2009-02-09, 11:10 PM
The Spell Point (http://www.d20srd.org/srd/variant/magic/spellPoints.htm) variant might be helpful, as well as every FF game.

2009-02-11, 01:25 AM
First you need to look into the more esoteric systems out there, and mine them for ideas, as stuff which is assumed to be universal after just a quick look around (hit points, damage, criticals, classes and levels, etc.) are often disregarded. I suggest looking at the following systems, which are linked if possible:
Fudge (http://www.fudgerpg.com/)
Fate (http://www.faterpg.com/)
Wushu (http://www.bayn.org/wushu/wushu-open.html)
Risus (http://www222.pair.com/sjohn/risus.htm)
and anything else you can get your hands on. I left you with a good 350 pages of reading, which is a decent amount for RPG books, but its worth going through all of it, as these games will broaden your horizons if you haven't looked at them already. Seeing how things work without classes, without hit points, and all that is really helpful. If you decide you like Fudge or Fate, there is also this online magazine (http://www.fudgefactor.org/sitemap/)

2009-02-11, 12:42 PM
Your no-random armor and low-random damage result in certain kinds of armor making certain kinds of attacks ignorable.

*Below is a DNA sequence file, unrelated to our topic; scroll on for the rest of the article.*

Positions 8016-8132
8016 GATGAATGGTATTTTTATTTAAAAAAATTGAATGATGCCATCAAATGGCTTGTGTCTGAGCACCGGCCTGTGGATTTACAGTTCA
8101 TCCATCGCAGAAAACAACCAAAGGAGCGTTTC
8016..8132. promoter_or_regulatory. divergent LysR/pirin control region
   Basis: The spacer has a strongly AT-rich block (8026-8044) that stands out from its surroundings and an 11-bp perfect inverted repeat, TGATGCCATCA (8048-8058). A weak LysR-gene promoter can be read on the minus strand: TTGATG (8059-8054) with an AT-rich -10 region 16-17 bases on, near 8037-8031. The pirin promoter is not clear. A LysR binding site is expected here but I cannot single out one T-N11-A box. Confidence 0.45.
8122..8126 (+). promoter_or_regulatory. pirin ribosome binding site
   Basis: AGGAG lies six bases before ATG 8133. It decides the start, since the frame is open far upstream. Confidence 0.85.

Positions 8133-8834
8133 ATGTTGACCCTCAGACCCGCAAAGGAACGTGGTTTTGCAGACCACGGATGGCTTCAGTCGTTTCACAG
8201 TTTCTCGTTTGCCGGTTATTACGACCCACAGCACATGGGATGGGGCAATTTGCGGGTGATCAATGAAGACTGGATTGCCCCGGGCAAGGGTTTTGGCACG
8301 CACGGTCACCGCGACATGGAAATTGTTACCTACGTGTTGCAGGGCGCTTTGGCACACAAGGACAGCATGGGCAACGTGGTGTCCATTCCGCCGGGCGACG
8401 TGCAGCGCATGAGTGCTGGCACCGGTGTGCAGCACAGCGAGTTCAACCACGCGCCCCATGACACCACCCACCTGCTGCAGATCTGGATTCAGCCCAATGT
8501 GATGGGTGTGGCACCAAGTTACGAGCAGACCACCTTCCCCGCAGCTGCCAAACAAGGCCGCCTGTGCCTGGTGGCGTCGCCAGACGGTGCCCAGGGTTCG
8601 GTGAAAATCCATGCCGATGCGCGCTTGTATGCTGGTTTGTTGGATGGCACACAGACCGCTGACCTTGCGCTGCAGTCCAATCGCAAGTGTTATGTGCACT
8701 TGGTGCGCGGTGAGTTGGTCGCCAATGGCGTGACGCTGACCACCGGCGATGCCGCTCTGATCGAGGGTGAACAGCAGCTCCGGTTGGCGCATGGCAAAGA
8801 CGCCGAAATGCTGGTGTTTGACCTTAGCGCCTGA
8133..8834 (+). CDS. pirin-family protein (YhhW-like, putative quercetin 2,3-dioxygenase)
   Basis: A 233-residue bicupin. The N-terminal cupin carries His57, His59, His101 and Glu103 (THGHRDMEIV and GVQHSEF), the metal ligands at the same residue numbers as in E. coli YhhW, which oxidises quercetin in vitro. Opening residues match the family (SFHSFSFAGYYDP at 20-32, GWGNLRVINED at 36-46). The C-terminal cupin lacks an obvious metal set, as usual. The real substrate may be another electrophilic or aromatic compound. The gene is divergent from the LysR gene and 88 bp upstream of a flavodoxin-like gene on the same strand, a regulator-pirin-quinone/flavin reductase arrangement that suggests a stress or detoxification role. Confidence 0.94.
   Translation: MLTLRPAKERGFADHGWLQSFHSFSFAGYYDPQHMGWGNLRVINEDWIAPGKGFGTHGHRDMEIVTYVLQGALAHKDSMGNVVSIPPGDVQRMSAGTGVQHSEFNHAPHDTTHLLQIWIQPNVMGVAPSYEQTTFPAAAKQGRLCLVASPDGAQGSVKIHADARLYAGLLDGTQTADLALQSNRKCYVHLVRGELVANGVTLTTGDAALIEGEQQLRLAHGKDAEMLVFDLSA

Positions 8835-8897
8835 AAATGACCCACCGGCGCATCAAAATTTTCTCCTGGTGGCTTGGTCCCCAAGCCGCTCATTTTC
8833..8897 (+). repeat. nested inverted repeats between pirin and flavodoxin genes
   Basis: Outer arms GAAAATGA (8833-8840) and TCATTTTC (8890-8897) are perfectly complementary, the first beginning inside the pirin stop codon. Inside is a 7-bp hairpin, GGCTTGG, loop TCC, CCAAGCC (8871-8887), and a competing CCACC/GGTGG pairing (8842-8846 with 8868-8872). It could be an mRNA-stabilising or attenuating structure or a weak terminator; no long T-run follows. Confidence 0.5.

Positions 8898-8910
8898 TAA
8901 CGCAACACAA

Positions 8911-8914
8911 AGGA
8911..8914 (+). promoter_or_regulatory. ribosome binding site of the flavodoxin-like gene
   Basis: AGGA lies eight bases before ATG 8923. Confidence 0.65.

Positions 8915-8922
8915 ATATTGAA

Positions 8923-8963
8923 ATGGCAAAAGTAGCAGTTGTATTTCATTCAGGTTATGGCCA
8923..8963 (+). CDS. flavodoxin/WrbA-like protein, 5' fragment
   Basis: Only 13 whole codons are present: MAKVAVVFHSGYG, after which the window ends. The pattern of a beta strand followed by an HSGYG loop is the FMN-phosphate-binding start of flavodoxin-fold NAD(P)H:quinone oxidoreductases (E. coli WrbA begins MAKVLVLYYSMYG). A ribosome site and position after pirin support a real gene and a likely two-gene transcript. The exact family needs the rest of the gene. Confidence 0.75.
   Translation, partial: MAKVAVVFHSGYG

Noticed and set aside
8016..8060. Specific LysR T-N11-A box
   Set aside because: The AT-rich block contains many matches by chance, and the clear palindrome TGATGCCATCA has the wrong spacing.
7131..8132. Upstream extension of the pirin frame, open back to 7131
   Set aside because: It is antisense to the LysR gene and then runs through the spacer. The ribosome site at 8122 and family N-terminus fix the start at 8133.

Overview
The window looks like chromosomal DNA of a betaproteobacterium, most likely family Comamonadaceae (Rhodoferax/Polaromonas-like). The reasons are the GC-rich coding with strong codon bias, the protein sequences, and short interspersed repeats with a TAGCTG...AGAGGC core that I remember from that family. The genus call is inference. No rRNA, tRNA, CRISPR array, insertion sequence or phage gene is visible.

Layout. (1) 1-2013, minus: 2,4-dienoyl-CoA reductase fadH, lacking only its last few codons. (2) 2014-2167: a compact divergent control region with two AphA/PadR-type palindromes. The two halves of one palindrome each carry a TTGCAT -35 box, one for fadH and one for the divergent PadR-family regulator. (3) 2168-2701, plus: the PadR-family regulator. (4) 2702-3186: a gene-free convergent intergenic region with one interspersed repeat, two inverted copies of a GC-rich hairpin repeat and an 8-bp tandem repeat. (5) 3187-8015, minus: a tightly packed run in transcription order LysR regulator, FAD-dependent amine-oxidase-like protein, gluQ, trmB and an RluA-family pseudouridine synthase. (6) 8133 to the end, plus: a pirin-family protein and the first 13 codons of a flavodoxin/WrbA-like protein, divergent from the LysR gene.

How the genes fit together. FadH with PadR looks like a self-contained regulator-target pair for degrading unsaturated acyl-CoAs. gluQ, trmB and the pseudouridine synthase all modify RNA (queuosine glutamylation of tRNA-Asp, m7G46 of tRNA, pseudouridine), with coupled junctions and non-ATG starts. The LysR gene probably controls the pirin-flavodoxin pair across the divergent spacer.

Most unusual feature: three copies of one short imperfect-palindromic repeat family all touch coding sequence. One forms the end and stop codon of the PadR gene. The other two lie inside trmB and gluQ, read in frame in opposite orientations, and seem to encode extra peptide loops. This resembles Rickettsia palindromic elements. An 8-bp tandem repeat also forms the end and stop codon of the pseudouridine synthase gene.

You seem to be sticking with damage-attrition-based survival, that scales up with 'level'. Be aware that these are choices.

Rolling dice has a time cost for players. Having dice rolled in situations where the result has low impact is wasteful.

And do read about systems that are distinct from D&D before writing your own system -- they have many amazing ideas.

2009-02-11, 12:47 PM
I'm totally in agreement with Knaight. The more games you seek out and at least study the bigger, bolder, and more exciting your game designs can become. I remember the first time I got my hands on FUDGE. It was like an explosion of creative thoughts suddenly spilled into my head.

But I'll add that if, after looking around at what all there is to see in the wide world of gaming, you still like classes and levels there is nothing wrong with that. Classes and levels work. They aren't the only things that work, but they do work.

The real question to ask is "What purpose does this game serve?" From there you can settle on a system that makes sense.